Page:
the_mighty_monarch's DC One Million #2 - The Day After Tomorrow review

An Apocalyse Beyond the Time Beyond Time

The Good: One of the best things about DC One Million is the absolutely brilliant covers. While the special '#1,000,000' issues have backgrounds made up of the 90's 3D representing the wild incomprehensible nature of the 853rd century I keep droning on about, the covers for the main miniseries have such a haunting simplicity. This time there's no extra shadows to obscure the truth because we know who the Justice Legion Alpha are. Instead things in the little picture are bright and illuminated. Contrasting the first cover's larger than life feel, this cover is all about the little guy. Tiny Atom and microscopic Hourman Virus.
Once again, Morrison sets the bar high with some powerful phrase, this time predating the famous apocalypse movie, The Day After Tomorrow. The first issue spent a lot of time building things around 'On the First Day,' and "On the Third Day.' This issue is the day AFTER that. On the Third Day, the world was in ruin, and the day AFTER tomorrow things are worse. It's also a nice pun with  the future as 'tomorrow.' Tomorrow is another day, but it came and went, and we're in a chaotic quandry so far beyond that.
There's definitely a well thought out use of the speech bubbles. They never block out anything major, and tend to balance out the artwork noticeably so.
I'm more receptive to the artwork in this issue, it does a great job with little details blown large. Oracle's hand with The Atom in it specifically looks really good.
Morrison still does a great job with all the little dialogue, everything is so well written. Atom and Oracle's flirtations are so interestingly harmless, and the struggle for order with the JLA remainder is a good moment as well.
We really see how the scale of superheroes between ages works. Superheroes of our time are equivalent to normal people in the 853rd Century, Future Superman and Future Aquaman absolutely blow Firestorm and The Ray away with little effort. They are gods among gods, and yet our core League is considered just as godlike as they are. Being a legend is what makes someone larger than life.
The final scene sets an amazing amount of tension for the next parts of the crossover. Vandal Savage's twist to his plans to send bombs to major cities is deliciously twisted.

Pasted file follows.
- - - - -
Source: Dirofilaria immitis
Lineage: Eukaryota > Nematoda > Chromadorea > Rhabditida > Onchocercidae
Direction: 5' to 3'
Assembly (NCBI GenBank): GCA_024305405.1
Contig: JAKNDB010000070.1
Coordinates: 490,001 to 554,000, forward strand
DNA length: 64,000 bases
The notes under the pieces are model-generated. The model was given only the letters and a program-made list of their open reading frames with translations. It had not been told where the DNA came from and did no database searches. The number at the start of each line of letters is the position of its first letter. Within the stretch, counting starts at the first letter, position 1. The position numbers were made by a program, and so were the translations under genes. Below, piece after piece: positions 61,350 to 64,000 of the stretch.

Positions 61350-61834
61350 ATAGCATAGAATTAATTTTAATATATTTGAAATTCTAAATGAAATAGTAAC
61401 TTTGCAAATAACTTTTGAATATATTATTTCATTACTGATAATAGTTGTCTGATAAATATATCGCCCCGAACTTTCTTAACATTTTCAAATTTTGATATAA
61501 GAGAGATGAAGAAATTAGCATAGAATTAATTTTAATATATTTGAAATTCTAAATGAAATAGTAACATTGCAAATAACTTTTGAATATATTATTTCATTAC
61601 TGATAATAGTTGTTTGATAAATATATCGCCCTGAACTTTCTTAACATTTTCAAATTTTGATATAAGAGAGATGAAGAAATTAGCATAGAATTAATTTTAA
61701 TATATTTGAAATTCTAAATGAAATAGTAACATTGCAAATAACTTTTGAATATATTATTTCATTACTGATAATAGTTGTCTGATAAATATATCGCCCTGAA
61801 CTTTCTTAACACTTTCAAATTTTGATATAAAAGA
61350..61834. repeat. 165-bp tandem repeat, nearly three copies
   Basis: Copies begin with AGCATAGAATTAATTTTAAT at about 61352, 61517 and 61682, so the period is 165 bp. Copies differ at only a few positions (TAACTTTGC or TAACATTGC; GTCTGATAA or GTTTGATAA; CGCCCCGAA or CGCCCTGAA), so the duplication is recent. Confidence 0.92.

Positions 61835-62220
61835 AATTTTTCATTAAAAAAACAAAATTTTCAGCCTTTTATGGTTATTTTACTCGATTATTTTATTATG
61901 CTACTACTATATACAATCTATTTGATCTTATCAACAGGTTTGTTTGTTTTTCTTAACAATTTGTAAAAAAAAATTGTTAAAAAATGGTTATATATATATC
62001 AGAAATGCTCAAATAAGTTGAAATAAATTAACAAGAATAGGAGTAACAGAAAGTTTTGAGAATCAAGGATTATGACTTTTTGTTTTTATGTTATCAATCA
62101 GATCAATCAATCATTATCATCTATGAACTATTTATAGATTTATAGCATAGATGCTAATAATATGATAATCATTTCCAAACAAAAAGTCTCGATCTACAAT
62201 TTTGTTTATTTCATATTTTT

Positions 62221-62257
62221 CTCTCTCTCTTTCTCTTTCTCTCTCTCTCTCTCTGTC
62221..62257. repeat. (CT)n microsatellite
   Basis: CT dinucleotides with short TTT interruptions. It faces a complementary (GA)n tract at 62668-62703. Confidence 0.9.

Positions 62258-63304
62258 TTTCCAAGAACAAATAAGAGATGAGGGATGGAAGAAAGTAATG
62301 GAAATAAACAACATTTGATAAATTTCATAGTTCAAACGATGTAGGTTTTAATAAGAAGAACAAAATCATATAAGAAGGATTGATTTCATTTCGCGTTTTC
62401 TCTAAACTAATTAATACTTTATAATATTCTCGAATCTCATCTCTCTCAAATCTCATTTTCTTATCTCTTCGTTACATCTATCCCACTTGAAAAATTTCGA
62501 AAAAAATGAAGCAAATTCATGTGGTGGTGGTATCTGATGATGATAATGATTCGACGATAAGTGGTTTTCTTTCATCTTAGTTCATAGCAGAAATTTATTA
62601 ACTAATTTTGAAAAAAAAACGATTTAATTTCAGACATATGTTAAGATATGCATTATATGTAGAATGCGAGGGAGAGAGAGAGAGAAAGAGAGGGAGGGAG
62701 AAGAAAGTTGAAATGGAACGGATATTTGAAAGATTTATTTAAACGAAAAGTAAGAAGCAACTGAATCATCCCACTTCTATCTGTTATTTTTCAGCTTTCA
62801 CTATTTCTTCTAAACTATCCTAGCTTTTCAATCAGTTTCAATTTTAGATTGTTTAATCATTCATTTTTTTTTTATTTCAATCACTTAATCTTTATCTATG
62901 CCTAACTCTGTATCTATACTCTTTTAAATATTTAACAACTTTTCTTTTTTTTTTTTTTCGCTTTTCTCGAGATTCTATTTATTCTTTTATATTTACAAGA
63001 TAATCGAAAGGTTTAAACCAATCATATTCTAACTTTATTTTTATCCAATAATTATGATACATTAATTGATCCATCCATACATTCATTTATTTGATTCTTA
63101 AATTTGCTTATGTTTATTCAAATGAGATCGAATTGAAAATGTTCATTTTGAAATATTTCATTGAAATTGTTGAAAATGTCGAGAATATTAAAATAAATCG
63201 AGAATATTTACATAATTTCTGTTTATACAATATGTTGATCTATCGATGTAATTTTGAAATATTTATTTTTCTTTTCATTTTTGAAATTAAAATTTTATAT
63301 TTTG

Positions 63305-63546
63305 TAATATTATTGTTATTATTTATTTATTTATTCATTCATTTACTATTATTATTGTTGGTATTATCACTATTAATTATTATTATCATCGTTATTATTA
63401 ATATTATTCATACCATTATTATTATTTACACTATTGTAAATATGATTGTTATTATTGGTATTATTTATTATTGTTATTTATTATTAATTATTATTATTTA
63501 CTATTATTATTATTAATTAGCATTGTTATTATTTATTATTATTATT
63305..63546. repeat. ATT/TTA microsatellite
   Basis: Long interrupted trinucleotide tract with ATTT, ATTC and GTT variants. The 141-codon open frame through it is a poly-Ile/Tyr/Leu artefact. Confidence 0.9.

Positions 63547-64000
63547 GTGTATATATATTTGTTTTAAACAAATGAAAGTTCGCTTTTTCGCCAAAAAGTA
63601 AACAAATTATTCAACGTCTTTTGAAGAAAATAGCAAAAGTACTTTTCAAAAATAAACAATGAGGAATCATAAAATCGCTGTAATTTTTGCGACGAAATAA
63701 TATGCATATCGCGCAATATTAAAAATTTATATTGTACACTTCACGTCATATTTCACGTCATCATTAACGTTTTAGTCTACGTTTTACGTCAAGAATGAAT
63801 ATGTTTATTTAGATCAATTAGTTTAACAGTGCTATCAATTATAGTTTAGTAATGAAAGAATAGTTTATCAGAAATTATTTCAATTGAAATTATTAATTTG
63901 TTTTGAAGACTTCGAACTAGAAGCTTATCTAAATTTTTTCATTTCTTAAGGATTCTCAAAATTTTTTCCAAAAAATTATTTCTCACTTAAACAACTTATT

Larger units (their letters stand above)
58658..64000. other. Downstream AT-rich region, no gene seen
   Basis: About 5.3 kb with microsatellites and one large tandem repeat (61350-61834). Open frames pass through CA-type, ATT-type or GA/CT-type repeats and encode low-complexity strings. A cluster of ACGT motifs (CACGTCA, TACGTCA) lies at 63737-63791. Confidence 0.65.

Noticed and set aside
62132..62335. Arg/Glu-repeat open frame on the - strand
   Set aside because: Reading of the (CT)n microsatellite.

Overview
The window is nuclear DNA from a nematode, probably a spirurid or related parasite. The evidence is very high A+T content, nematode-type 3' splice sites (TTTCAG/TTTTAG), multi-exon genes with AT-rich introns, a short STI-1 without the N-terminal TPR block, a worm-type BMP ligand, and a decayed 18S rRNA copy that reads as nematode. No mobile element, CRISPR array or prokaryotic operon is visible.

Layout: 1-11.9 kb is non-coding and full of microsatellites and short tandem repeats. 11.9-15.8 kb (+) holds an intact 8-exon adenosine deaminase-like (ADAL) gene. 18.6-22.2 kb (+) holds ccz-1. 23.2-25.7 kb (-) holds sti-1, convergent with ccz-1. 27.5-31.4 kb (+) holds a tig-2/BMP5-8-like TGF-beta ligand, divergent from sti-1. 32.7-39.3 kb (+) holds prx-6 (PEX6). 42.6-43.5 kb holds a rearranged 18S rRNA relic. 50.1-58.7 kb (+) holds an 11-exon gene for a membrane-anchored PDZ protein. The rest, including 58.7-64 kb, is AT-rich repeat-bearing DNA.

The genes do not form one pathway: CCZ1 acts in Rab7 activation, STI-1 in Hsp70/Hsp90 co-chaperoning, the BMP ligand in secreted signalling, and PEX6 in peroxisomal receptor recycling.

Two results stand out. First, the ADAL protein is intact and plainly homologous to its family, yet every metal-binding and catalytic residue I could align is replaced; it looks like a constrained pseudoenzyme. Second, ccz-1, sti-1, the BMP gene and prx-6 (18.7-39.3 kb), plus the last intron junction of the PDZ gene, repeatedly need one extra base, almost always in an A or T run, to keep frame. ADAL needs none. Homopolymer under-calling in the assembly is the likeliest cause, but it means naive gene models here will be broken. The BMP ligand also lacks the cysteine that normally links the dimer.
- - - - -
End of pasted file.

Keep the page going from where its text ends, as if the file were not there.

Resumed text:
I'm reall impressed with how subtle a villain Solaris is. The Justice Leagion Alpha is suffering the same fate as the Justice League of America. Each group is trapped in the other's time, alienated instead of just being destroyed outright. Forced to suffer the slings and arrows of a public who fear and despise them; and living long enough to be tortured by the knowledge that Solaris is destorying their own time they love so much.
The Bad: Considering we never actually got the see the missile go off in Montevideo kind of messes with the pacing a bit. I looked back through all the previous issues because I felt like I missed something, but I guess I didn't. We're just kind of told about it and shown the aftermath, but never the actual bombing.
If Oracle is as against The Atom seeing her as she is, why does he go to her? Why can't The Atom go in any of the other billions of infected individuals?
There's a really awkward scene with the Linear Men that seems to serve no discenrable purpose other than setting up a bunch of other unrelated time travel stories. The Kingdom is alluded to, along with some other kinds of stuff. It just doesn't feel like it should be there, and it's done is a ridiculously confusing way with the holo images of Liri Lee and Hunter repreated a ton. But Liri was there in person, except actually she was dead, or something, and then she was a bunch of repeated pink ghosts, but some of them were actually Hunter once I looked REALLY closely.
In Conclusion: 4/5
 This is just as large and epic as the beginning, but it suffers from a few very awkward moments that perhaps could've been filled in with a few tie-in issues that perhaps were planned but taken in a different direction. Either way, it's still a very essential part of this story which is still as impressively ambitious as hell.

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